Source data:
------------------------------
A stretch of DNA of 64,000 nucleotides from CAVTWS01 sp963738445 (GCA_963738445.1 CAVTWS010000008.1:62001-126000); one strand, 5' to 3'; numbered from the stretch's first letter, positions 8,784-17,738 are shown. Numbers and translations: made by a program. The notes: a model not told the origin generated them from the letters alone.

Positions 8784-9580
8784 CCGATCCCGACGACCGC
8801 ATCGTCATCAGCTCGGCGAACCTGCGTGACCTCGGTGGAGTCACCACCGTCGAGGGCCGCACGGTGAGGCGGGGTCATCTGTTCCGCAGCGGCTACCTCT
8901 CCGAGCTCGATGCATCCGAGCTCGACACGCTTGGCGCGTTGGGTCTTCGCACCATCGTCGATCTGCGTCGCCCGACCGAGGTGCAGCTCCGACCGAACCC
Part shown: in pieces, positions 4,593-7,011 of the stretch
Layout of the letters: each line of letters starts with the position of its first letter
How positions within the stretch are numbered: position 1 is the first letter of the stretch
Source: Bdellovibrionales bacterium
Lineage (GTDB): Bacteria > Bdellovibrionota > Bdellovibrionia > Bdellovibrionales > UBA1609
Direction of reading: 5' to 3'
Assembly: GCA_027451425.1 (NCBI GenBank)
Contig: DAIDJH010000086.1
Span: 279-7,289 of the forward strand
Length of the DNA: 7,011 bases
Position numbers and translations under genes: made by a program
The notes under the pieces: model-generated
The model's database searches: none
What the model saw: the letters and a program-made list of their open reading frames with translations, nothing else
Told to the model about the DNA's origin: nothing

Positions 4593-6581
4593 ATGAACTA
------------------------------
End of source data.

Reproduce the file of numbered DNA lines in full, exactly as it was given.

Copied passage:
A stretch of DNA of 64,000 nucleotides from CAVTWS01 sp963738445 (GCA_963738445.1 CAVTWS010000008.1:62001-126000); one strand, 5' to 3'; numbered from the stretch's first letter, positions 8,784-17,738 are shown. Numbers and translations: made by a program. The notes: a model not told the origin generated them from the letters alone.

Positions 8784-9580
8784 CCGATCCCGACGACCGC
8801 ATCGTCATCAGCTCGGCGAACCTGCGTGACCTCGGTGGAGTCACCACCGTCGAGGGCCGCACGGTGAGGCGGGGTCATCTGTTCCGCAGCGGCTACCTCT
8901 CCGAGCTCGATGCATCCGAGCTCGACACGCTTGGCGCGTTGGGTCTTCGCACCATCGTCGATCTGCGTCGCCCGACCGAGGTGCAGCTCCGACCGAACCC
Part shown: in pieces, positions 4,593-7,011 of the stretch
Layout of the letters: each line of letters starts with the position of its first letter
How positions within the stretch are numbered: position 1 is the first letter of the stretch
Source: Bdellovibrionales bacterium
Lineage (GTDB): Bacteria > Bdellovibrionota > Bdellovibrionia > Bdellovibrionales > UBA1609
Direction of reading: 5' to 3'
Assembly: GCA_027451425.1 (NCBI GenBank)
Contig: DAIDJH010000086.1
Span: 279-7,289 of the forward strand
Length of the DNA: 7,011 bases
Position numbers and translations under genes: made by a program
The notes under the pieces: model-generated
The model's database searches: none
What the model saw: the letters and a program-made list of their open reading frames with translations, nothing else
Told to the model about the DNA's origin: nothing

Positions 4593-6581
4593 ATGAACTA